Updated: Sep 7
When using GPS apps for driving directions, such as Google Maps or Waze, one often encounters an interesting phenomenon. Upon entering an address, the app will provide you with its precise distance from your current location, but when you select that address as a destination and get step-by-step directions, the distance suddenly gets longer and seemingly further away. The reason for this is that in the initial step, the app is only giving you the distance from point A to point B as the crow flies, but when it comes to actually getting there, it calculates the route you would have to actually take.
Since cars aren’t airplanes (or birds), the only way to arrive at your destination is by taking designated roads. Attempting to reach your destination by just going straight and ignoring the recommended route—which takes into consideration important things such as terrain and construction—you may eventually reach your destination but it will not be shorter.
The Talmud describes an incident of a rabbi traveling towards a certain city, reaching a fork in the road. Unsure which way to continue, he asked a young child sitting on the side of the road what the best route to the city was. The child replied, one path is “long but short” and the other is “short but long.” The rabbi, in somewhat of a hurry, chose the “short but long” route. In short time he reached the city’s limits, but he could not find a way to actually enter the city. Having no choice, he turned around and returned to the fork with the child still sitting there. Asking the child why he said that route would be “short,” the child replied, “But I also told you it was long.”
In other words, it may have been a shorter distance physically, but to actually arrive at your destination, taking the longer route ends up being shorter.
Shortcuts are always tempting. When faced with two paths to reach a destination, one requiring more effort and the other less, the easier and less arduous path seems to be the obvious choice. If both paths reach the same destination, why exert the extra effort? The answer, of course, is that it is almost never the same thing. Taking the shorter route might make the journey easier, but will it actually get you to your destination? And if you do eventually make it in, at what cost was it?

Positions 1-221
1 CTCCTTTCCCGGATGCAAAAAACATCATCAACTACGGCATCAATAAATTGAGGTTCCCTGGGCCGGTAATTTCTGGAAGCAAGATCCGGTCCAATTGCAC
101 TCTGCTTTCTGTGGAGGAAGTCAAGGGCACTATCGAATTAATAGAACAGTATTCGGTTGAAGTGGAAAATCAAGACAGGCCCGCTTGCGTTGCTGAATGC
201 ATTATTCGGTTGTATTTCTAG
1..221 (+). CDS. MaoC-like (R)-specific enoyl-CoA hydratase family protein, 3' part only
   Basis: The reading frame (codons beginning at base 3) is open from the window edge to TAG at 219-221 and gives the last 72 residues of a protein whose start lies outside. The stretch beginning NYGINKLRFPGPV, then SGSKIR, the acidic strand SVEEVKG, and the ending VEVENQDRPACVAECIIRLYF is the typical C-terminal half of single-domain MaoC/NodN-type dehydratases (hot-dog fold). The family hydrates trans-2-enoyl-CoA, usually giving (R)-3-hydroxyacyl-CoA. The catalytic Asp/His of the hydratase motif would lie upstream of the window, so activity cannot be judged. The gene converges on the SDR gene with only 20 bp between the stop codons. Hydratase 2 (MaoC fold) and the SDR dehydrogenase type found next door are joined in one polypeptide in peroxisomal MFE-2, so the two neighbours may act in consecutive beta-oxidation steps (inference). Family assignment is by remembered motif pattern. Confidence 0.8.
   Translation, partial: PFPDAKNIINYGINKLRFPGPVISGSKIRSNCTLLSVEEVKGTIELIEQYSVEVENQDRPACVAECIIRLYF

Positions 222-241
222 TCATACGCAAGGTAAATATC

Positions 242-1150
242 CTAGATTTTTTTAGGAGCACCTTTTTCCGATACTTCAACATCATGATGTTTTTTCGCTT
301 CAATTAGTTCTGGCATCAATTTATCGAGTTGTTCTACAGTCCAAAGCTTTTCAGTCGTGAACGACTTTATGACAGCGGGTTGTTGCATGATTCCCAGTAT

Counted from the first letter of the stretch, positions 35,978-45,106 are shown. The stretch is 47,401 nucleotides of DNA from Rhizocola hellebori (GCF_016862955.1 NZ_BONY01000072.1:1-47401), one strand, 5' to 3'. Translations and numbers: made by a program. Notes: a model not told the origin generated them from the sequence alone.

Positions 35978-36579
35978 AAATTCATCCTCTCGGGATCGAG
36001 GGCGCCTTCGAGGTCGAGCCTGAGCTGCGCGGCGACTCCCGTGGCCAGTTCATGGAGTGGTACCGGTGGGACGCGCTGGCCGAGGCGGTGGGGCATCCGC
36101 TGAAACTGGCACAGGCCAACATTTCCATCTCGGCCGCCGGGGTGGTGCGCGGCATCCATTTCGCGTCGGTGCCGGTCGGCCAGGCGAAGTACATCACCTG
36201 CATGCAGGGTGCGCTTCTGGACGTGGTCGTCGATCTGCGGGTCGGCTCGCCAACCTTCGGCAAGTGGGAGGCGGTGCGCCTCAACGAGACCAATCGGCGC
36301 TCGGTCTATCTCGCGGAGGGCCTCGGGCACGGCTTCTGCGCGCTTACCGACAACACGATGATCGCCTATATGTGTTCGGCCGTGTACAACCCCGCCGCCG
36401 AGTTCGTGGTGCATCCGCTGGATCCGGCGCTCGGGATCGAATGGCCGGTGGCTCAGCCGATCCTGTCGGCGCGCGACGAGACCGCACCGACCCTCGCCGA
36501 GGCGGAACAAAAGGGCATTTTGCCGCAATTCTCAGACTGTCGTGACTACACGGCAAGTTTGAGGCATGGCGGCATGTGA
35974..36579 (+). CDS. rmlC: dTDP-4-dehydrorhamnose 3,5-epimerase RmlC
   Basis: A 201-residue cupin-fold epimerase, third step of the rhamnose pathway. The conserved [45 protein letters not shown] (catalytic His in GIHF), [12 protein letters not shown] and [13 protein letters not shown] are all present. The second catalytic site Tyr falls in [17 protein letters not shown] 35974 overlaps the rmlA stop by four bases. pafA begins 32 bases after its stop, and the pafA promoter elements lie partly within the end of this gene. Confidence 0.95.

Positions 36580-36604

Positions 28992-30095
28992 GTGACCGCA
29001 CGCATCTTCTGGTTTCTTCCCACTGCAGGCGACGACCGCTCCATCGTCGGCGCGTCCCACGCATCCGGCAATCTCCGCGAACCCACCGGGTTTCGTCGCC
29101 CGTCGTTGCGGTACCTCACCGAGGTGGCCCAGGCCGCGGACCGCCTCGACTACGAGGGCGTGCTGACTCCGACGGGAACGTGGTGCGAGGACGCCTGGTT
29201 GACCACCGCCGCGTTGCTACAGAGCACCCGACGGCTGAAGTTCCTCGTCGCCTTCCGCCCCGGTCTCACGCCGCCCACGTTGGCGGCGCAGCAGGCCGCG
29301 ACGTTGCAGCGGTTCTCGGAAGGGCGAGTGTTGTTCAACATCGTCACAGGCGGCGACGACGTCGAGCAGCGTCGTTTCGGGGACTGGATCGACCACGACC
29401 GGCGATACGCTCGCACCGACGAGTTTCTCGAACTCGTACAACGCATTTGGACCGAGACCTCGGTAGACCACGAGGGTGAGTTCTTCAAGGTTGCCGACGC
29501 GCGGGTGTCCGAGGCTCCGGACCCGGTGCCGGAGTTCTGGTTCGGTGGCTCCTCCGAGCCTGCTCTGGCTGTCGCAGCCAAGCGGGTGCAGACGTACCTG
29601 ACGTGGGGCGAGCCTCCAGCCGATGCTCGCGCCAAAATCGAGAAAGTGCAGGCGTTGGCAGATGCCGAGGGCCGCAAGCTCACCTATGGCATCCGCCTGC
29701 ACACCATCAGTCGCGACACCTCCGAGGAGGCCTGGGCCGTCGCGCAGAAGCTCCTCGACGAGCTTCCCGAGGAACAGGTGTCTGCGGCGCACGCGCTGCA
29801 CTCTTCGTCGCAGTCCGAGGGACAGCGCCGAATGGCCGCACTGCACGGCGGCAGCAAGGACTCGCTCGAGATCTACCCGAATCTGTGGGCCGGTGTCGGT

When weighing the benefits versus the pitfalls of a shortcut, one must consider the end goal. Do you want to just arrive there and be comfortable, or is your goal to have actually accomplished something? Do you want to be able to say you got there, or do you want to actually arrive?
Taking the time to properly travel through the journey of life, with all of its ups and downs, is the most fulfilling thing a person can do.
The book of Tanya, authored by Rabbi Schneur Zalman, founder of the Chabad movement, is predicated on the above story. Over the course of 53 chapters, the author describes how having a relationship with G-d is easy when you choose to follow the appropriate steps, the long but short route. Of course, it takes 53 chapters and a lifetime of dedication to achieve that goal, but taking shortcuts will not result in a lasting relationship.
Sure, there can be some residual benefit from a brief moment of inspiration; that’s the short but long route. Your soul surely appreciates even the slightest spiritual experience you offer it, but in order for that inspiration to last, it requires effort. Coming to services on Rosh Hashanah and Yom Kippur is a great thing and every Jew should do that, but the real connection with G-d occurs throughout the year, on a daily basis. It’s hard work, but there are no shortcuts to having an eternal relationship with the divine.